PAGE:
A Man with a Plan
After two CT scans, an echo-cardio, a biopsy, countless blood analyses and some discussions, I am now a Man with a Plan. (No, not that kind of plan. Read on!)
For relapsed T-cell lymphoma, the basic plan boils down to get me into complete remission and then do an allogeneic stem cell transplant.
(I’ve had an autologous stem cell transplant in November. That was necessary to get my systems back up and running after a high dose of chemo. This time, the mechanism is different: I will get someone else’s stem cells and those are supposed to go chase my cancer cells.)
OK, so that clearly leaves us with two simple questions:
- how to get me into complete remission?
- where to get a stem cell donor?
For both of these questions, the plan is clear now. I will participate in a study with an experimental medicine to get into remission. This one is part of the ‘smart medicines’ that target specifically the cancer cells and should leave the rest of my body alone. (Nice side effect: less side effects, as the rest of my body is more or less left alone. So, hopefully not the nausea of last time…) It’s pretty interesting stuff actually: a class of so-called “PI3K inhibitors” interrupt the communication line within the tumor cells. That means that the message to replicate doesn’t go through. So the cell doesn’t replicate. So the tumor doesn’t grow. Which means that it eventually dies. And leaves my body. Good riddance.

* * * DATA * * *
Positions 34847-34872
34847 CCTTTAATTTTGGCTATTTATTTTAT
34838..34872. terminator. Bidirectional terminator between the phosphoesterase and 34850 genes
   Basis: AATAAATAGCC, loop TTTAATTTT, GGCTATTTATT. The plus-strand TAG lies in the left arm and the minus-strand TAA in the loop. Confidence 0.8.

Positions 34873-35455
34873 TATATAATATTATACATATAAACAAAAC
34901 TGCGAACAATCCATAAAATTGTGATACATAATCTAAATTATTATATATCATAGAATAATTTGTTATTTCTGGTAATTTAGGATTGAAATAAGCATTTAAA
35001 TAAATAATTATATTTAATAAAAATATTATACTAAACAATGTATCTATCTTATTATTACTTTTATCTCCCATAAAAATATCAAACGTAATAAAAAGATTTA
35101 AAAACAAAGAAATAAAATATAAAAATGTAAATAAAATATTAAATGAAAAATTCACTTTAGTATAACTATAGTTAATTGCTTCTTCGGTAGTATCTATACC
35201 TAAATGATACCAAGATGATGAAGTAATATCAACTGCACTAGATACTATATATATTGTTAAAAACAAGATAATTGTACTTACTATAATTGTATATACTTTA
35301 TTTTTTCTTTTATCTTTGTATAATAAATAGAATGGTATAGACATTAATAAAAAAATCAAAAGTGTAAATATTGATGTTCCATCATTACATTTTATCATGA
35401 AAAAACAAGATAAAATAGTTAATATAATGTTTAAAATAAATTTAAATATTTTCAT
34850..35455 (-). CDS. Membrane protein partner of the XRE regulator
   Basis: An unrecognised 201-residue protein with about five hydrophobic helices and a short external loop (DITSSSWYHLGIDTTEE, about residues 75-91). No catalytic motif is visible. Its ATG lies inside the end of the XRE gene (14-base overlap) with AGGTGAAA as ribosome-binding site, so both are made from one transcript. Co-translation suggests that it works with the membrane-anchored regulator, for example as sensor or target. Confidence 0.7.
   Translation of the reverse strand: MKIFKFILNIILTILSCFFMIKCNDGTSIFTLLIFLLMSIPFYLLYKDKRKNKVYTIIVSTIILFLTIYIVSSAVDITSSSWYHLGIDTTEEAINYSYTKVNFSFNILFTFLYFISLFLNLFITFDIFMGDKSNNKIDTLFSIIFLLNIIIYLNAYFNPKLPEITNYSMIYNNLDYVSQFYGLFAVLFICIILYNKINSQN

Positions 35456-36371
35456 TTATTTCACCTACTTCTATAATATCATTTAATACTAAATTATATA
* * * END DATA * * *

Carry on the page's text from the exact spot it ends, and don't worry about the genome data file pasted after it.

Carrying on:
For the stem cell donor, we’ll first try my sister and brother, who each have a 1/4 chance to match with me. (You may want to take care of your family bonds if you’re not so close with your siblings…) If neither works, we’ll try to find a donor in an international donor bank. Probability to match with an arbitrary individual: 1/50.000. But, as a privileged (in so many ways) White Western Man, my chances are apparently quite good.) Still, it’s really nice if you want to donate – do go ahead and register (in Belgium or elsewhere) – but you can’t be tested for me specifically. (Nice of you if you considered that though!)
That’s the plan. There are some risks. Hey, it’s an experimental medicine. And allogeneic stem cell transplants are not without risk. But it’s good to have a plan.
And what does a man with a plan do? He executes. So, I’m writing this from my hospital room, waiting for my first dose of copanlisib… And guess what they just brought? Here we go! Start of Round 2…